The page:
Sanctity of life and of marriage

IF THERE is one issue in which the hierarchical Church is solidly united, and in which all our Catholic bishops are unanimous in upholding and defending, it is the sanctity of life and the sanctity of marriage, which together compliments the sanctity of the family. This explains why the Church passionately opposes the Reproductive Health Bill and the divorce bill pending in Congress, and why it is extra sensitive to President Noynoy Aquino’s pronouncements on these sanctities.

Sanctity of life. The basic Catholic theology on the sanctity of life is found in “Humanae Vitae” (Of Human Life), an encyclical of Pope Paul VI (July 25, 1968) condemning abortion and prohibiting artificial contraception. In his message celebrating the 40th anniversary of Humanae Vitae in 2008, Pope Benedict XVI admitted that this teaching has become controversial in light of present scientific and economic realities but insisted that it was a truth nonetheless, saying, “What was true yesterday is still true today.”

To be sure, our 1987 Constitution outlaws abortion, commanding that the “State… shall equally protect the life of the mother and the life of the unborn from conception.” Decades earlier, the Penal Code had already criminalized infanticide (killing of an infant less than three days old) and abortion (killing of a fetus in the uterus or its expulsion from the womb resulting in death).

Other countries are still debating the beginning of life to determine when a “killing” can be deemed an abortion. Does life begin at the union of the egg and the sperm? Or is it merely when the fetus is capable of independent life outside the womb? Or is it only at the cutting of the umbilical cord at birth? In contrast, our Constitution settled that issue, saying that the unborn shall be protected “from conception”; that is, from the fertilization of the human egg by the human sperm.

The burning issue being waged by the Church is no longer the beginning of life at conception, but way before that – the prevention by any artificial means of the union of the egg and the sperm. Thus, the Church prohibits the use of medicines, devices and procedures that artificially stop the released human sperms from uniting with the human egg, including condoms, IUDs, diaphragms, ligation, vasectomy and “pills.”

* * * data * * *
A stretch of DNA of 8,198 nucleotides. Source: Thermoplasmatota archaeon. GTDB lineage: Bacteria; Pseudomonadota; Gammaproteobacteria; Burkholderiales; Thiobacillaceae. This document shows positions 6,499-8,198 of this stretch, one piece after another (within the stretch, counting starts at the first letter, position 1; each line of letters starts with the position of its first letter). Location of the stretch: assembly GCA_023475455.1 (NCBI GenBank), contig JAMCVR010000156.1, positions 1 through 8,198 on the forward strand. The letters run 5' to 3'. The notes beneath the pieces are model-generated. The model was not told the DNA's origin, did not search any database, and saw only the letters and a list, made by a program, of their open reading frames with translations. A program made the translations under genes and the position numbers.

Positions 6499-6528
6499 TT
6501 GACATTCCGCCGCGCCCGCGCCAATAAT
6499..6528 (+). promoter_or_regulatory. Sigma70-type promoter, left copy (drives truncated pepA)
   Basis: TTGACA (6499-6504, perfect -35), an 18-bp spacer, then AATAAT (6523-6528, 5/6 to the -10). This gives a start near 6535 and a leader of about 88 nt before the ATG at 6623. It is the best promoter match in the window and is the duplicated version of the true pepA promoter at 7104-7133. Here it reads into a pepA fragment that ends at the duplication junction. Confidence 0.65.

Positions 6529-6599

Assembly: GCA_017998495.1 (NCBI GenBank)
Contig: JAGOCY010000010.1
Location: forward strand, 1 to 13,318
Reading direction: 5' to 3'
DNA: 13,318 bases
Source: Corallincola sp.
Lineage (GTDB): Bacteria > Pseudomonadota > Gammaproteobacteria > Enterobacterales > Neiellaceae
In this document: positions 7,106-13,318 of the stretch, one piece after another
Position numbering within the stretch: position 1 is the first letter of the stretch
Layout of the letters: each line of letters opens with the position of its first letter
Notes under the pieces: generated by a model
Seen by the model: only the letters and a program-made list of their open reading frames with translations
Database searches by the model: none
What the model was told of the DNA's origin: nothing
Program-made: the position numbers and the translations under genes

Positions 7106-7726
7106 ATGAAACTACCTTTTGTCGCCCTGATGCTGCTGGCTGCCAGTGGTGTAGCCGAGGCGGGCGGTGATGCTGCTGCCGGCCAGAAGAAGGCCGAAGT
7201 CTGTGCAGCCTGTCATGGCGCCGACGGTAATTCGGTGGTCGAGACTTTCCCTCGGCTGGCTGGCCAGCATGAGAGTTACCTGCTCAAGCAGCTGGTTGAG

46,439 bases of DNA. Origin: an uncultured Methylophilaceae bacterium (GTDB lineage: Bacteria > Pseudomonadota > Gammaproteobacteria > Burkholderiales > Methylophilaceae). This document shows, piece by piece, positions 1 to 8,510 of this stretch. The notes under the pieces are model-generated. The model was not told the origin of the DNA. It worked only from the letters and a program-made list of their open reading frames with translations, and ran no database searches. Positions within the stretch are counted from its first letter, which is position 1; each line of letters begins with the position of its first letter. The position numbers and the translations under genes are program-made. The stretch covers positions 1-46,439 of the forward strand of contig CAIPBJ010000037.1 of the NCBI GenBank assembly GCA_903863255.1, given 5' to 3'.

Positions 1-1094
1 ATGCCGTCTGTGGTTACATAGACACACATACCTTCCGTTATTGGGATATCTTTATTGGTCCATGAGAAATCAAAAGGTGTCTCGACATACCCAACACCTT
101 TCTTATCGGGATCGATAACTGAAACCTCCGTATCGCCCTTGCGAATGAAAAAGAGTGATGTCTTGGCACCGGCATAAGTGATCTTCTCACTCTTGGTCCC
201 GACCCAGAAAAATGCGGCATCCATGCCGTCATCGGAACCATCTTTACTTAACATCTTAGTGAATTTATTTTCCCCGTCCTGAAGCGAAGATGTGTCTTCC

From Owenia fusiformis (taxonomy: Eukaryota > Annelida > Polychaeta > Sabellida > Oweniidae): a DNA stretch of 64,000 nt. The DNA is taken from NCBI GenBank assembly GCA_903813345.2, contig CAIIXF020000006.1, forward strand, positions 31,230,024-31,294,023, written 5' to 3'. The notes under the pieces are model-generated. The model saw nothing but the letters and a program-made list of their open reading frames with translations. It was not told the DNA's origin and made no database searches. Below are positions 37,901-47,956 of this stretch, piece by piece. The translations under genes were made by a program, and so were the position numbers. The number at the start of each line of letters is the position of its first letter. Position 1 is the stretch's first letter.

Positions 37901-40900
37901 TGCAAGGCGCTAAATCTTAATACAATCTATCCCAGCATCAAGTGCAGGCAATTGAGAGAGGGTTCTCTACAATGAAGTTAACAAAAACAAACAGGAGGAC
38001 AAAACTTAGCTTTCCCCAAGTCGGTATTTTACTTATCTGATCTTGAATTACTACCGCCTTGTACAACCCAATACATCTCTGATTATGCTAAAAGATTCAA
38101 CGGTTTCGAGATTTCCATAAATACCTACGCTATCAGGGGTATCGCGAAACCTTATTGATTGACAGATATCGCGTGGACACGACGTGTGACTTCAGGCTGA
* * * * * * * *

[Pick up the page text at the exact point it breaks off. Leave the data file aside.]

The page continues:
Sanctity of marriage. “What God has joined together, let no man put asunder.” Upon this oft-quoted biblical command rests the Catholic dogma of marital indissolubility. Thus, to the Church, no human institution, including the state, can dissolve a valid marriage. Our Civil Code and, later, our 1988 Family Code echo this inviolability by defining marriage as a “permanent union” and an “inviolable social institution.”

Nonetheless, the Church recognizes the nullity of a Catholic marriage when one or both partners suffered from “psychological incapacity” at its inception. Canon 1095 states: “Those who are unable to assume the essential obligations of a marriage due to causes of a psychological nature [are] incapable of contracting marriage.”

The Church requires that the psychological incapacity must be (1) grave, (2) incurable and (3) antecedent, that is, it must have existed at the time of the marriage, and was not acquired only after it had been celebrated. A party who was psychologically incapacitated at the time the rites were held does not contract a valid marriage from the very beginning.

Canon 1095 was substantially adopted as Article 36 of our Family Code, thus: “A marriage contracted by any party who, at the time of the celebration, was psychologically incapacitated to comply with the essential obligations of marriage, shall likewise be void even if such incapacity becomes manifest only after its solemnization.”

The early Supreme Court decisions beginning with Santos vs Court of Appeals (Jan. 4, 1995, per Justice Jose C. Vitug) closely hued to the three Church requirements. Republic vs Molina (Feb. 13, 1997, which I penned) instituted eight guidelines to assist parties in availing of psychological incapacity. However, later jurisprudence (discussed in my column last Feb. 21) tended to stray from these early decisions and became “more liberal.”

Responding to critics, the Supreme Court’s latest decision (Suazo vs Suazo, Mar. 10, 2010, per Justice Arturo D. Brion) deftly clarified that the early jurisprudence (Santos and Molina) have not been abandoned and are still good case law.

Rankling the Church is the divorce bill of Rep. Luzviminda Ilagan proposing “psychological incapacity” (along with “de facto” separation for five years, irreconcilable differences, etc.) as a ground. Theologically untenable is the bill’s proposal that psychological incapacity need not be “antecedent”; it may arise after the rite of marriage, thereby infringing its inviolability.

In sum, I hope P-Noy and the Church can avoid a grisly confrontation. After all, Benedict XVI—in his address before the British Parliament last Sept. 21—advocated “ongoing dialogue” between “the world of secular rationality and the world of religious belief.”

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New SC official. Congratulations to Enriqueta Esguerra-Vidal for having been named the new clerk of Court of the Supreme Court vice Marissa D. Villarama. Baby Vidal personifies the ideal court employee – discreet, competent, courteous, loyal and hard working. Although she carries the modest title of “clerk,” she enjoys the rank of a Court of Appeals justice and performs the work of a general manager.

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